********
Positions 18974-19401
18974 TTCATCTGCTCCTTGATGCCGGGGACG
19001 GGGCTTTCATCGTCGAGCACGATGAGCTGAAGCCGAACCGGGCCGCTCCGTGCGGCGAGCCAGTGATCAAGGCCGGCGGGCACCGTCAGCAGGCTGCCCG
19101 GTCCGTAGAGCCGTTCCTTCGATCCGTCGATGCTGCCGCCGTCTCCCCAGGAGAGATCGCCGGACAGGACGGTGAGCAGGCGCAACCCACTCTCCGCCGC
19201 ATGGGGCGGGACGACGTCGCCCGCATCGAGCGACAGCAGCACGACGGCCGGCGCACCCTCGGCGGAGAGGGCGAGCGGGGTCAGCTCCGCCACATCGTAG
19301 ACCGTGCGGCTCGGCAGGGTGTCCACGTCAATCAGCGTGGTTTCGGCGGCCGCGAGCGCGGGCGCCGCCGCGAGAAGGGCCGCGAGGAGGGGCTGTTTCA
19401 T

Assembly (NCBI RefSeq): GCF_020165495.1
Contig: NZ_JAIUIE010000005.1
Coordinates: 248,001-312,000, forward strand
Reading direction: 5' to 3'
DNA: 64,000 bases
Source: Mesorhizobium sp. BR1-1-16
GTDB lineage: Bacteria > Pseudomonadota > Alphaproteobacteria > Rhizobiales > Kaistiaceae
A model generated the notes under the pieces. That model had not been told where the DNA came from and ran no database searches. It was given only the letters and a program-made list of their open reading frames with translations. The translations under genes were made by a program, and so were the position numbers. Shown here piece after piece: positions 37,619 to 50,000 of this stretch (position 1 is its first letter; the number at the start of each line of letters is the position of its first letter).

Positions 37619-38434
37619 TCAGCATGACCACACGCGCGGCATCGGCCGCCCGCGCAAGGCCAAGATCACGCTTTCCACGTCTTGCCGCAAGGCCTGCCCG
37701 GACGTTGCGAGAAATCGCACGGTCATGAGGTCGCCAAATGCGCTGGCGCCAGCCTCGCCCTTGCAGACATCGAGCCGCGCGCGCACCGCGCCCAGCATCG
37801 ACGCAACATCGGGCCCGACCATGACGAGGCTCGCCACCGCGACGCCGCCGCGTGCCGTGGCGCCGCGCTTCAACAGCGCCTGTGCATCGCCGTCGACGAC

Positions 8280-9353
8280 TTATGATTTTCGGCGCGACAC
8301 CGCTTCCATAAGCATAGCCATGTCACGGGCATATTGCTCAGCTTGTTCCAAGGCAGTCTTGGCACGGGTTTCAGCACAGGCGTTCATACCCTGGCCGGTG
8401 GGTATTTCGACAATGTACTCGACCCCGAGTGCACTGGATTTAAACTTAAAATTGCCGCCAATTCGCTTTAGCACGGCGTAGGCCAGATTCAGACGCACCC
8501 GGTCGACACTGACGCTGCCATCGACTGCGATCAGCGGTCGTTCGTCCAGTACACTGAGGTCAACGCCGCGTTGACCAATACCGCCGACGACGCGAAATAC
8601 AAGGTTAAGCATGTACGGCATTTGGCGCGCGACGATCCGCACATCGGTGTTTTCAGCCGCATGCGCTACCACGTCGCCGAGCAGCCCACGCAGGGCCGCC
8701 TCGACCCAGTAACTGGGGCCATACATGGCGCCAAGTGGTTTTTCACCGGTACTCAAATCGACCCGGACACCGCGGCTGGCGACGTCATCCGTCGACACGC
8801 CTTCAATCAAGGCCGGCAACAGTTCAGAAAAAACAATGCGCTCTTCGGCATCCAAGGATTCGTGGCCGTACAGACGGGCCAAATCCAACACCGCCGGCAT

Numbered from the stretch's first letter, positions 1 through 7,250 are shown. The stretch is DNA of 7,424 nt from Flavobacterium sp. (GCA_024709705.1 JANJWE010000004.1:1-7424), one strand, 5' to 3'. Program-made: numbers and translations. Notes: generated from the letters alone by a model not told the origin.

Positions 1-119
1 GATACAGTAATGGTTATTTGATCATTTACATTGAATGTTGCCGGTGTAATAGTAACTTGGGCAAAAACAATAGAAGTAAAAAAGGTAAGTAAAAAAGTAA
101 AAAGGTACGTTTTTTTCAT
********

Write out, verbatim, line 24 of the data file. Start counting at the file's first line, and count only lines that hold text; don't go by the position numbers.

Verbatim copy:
8501 GGTCGACACTGACGCTGCCATCGACTGCGATCAGCGGTCGTTCGTCCAGTACACTGAGGTCAACGCCGCGTTGACCAATACCGCCGACGACGCGAAATAC